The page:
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Water system to get federal stimulus funds

Issue Date: April 22, 2009 by Kate Campbell Assistant Editor Ag Alert/California Farm Bureau Federation

The state's sagging water infrastructure will get a boost from the $260 million in federal stimulus funds that target a number of projects important to California agriculture. U.S. Interior Secretary Ken Salazar, flanked by Gov. Arnold Schwarzenegger and state and federal officials, said the current drought is a "stark reminder that it's time to modernize California's water infrastructure."

He said there will be some hard choices ahead, but "it's time for the federal government to re-engage in full partnership to (build) a 21st-century water system for California."

The funding assistance, which comes as part of the American Recovery and Reinvestment Act of 2009, was announced last week in Rancho Cordova after officials took an aerial tour of the Sacramento-San Joaquin Delta. The tour included a discussion of challenges California faces because of its inadequate water system.

"The human suffering here (due to drought and judicial decisions) is all too real," Salazar said. "Farmers are not able to plant. Workers in many communities and counties with unemployment rates of 30 and 40 percent are also now without jobs because there are no crops to harvest and schools are closing as families move away."

Schwarzenegger told a press conference after the tour, "California's water system is in crisis, and our future economic growth and prosperity depends on a water system that provides clean, reliable and sustainable water to our people, our farms and our businesses.

"These recovery act economic stimulus funds will create jobs and provide critical drought relief, helping to shield our water-dependent economy from disaster."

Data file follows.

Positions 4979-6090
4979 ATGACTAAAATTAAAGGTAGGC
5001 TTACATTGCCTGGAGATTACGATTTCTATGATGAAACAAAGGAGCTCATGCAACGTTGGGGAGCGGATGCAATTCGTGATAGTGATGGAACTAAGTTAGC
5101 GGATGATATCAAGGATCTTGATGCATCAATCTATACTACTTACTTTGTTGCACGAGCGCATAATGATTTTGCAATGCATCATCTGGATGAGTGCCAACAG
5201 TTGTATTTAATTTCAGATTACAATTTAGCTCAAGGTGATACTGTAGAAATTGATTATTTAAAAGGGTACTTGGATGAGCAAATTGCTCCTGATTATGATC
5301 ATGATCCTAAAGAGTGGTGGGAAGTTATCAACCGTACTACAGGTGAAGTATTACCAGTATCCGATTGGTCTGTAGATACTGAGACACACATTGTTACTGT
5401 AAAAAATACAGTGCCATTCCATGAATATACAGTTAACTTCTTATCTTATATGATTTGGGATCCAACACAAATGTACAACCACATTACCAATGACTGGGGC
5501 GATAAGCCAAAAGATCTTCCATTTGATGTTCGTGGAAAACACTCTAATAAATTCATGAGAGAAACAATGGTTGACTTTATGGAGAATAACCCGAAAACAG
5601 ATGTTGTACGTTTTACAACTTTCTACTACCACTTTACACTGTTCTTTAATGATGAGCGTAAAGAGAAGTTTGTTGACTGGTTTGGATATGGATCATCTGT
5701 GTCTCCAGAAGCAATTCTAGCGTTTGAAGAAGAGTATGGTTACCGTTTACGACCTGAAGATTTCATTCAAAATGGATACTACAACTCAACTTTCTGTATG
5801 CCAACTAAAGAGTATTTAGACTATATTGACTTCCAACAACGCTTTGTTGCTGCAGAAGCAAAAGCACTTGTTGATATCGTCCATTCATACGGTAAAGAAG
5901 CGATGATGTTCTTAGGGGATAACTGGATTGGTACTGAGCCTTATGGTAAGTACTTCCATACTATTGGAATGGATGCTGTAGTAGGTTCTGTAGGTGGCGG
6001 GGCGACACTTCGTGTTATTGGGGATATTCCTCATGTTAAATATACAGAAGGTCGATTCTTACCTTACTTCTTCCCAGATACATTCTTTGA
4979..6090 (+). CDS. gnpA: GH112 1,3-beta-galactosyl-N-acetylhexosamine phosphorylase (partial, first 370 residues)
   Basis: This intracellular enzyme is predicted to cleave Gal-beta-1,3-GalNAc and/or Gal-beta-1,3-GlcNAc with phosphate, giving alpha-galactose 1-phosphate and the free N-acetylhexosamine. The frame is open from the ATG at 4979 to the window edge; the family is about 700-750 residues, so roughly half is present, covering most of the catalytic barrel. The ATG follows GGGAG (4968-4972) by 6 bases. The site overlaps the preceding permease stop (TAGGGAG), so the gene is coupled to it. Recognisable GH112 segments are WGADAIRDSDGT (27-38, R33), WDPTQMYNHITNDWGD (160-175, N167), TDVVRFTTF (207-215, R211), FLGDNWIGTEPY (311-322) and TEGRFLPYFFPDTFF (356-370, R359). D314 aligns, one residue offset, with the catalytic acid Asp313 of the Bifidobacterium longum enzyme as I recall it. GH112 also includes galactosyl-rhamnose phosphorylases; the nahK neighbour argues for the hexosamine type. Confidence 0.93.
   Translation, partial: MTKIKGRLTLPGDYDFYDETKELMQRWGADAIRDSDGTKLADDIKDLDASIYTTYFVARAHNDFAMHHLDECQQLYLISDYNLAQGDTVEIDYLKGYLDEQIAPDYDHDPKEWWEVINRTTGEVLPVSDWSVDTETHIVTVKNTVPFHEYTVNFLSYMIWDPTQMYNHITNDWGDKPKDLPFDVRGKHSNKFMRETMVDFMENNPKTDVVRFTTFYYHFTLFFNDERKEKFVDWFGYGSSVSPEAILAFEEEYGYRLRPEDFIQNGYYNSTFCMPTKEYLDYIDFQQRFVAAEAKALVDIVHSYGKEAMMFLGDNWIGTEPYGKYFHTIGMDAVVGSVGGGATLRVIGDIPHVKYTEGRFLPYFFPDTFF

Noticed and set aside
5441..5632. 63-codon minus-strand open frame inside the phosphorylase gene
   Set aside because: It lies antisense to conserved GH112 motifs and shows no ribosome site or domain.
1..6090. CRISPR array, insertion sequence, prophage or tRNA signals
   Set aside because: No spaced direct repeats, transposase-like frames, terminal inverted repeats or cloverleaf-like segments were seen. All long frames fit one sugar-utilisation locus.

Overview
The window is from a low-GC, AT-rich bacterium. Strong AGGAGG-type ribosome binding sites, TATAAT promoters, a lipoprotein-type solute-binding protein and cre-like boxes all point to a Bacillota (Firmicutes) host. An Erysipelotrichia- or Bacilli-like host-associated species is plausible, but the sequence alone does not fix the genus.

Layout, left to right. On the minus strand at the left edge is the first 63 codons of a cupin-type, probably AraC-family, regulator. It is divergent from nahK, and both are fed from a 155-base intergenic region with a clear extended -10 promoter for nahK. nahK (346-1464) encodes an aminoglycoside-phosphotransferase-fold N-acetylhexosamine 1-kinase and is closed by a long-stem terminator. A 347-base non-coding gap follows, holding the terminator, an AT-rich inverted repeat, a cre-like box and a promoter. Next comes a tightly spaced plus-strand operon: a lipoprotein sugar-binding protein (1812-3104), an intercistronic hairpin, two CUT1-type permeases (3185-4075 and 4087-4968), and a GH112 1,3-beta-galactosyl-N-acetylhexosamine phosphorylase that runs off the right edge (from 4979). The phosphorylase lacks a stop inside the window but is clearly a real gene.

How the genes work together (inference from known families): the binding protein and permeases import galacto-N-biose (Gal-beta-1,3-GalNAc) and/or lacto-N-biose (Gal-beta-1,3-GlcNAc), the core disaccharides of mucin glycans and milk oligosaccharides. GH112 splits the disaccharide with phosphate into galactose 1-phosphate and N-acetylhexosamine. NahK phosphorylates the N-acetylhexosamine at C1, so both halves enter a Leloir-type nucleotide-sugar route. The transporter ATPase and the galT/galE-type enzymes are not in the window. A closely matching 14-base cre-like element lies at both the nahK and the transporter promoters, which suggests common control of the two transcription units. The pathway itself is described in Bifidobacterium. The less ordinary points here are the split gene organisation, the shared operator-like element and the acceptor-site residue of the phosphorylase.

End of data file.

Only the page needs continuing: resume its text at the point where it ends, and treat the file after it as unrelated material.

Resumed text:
He said California can't fix its broken water system without federal partners and that the state's environment, its economy and its future is at risk.

"We welcome the federal government's commitment of funds to help California with some near-term projects," said Chris Scheuring, California Farm Bureau Federation Natural Resources and Environmental Division managing counsel. "Modernization of our water storage and delivery infrastructure has been on the back burner for far too long and now we're all paying the price.

"We hope the secretary's visit and funding announcement further focuses Californians on the need for a more robust and comprehensive investment in our water infrastructure to benefit all of California, including agriculture, urban areas and the environment."

The new recovery act funding includes $109.8 million to build a screened pumping plant at the Red Bluff Diversion Dam. The new structure is designed to help protect sturgeon and migrating salmon populations, while delivering water to agricultural users who need to irrigate about 150,000 acres of crops, much of them permanent orchards.

The Tehama Colusa Canal's operating procedures have been modified to meet environmental requirements, leaving many farms and ranches without adequate surface water supplies.

"This project will create and protect more than 10,000 jobs while also ensuring healthy and sustainable fish populations," said Ken LaGrande, chairman of the Tehama Colusa Canal Authority, which delivers irrigation water from the Sacramento River to produce more than $250 million worth of food crops.

Other projects slated for funding include: